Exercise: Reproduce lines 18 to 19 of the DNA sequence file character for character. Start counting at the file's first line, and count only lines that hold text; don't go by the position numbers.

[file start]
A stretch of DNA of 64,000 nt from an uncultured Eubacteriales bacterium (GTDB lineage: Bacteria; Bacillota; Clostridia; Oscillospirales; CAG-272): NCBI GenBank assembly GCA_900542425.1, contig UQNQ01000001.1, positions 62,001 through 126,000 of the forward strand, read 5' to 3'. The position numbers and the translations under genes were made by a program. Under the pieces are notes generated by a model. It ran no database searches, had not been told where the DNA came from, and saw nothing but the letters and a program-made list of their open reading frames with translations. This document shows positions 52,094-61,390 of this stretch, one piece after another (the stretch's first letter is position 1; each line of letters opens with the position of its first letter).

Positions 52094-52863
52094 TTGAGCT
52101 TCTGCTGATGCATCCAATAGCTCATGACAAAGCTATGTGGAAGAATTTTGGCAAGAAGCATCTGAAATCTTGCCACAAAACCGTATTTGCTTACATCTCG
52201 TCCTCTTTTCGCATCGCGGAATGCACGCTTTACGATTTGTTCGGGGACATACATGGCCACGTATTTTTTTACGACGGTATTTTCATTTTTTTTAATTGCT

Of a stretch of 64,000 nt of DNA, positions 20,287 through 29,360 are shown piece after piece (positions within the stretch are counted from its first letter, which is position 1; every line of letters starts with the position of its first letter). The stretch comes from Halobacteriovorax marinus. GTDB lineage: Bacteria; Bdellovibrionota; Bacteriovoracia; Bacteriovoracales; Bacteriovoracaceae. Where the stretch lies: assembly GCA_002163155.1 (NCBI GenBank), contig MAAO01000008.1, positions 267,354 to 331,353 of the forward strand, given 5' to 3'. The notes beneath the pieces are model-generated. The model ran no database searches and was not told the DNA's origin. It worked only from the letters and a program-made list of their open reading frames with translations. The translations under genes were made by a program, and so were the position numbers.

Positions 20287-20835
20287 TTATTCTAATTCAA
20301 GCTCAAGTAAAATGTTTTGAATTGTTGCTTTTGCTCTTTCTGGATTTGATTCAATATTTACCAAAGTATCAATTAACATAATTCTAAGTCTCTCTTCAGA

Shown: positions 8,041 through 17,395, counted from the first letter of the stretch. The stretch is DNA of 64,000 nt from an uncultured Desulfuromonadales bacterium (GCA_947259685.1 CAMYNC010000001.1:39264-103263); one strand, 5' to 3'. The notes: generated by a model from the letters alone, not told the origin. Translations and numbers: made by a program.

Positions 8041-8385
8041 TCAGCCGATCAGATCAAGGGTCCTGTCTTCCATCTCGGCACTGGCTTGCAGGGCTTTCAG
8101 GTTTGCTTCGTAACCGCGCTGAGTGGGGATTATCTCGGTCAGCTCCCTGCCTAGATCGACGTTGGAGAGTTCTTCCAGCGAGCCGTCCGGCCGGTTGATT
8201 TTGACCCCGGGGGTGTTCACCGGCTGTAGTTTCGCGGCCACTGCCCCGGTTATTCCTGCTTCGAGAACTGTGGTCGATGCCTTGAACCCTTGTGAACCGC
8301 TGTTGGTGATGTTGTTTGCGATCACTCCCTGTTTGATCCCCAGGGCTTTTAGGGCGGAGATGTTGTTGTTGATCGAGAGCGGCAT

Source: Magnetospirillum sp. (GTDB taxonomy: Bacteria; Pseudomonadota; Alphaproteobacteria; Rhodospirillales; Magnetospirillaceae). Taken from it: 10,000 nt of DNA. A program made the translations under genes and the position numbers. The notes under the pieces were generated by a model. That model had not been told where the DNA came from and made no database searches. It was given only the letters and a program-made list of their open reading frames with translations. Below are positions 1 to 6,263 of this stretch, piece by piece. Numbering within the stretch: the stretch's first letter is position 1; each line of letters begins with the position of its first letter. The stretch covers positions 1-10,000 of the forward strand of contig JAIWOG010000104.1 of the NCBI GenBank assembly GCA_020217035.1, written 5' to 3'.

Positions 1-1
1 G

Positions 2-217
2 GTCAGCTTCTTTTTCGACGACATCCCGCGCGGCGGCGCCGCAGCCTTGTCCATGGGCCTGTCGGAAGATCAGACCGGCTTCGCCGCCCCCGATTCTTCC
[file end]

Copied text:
1 G

Positions 2-217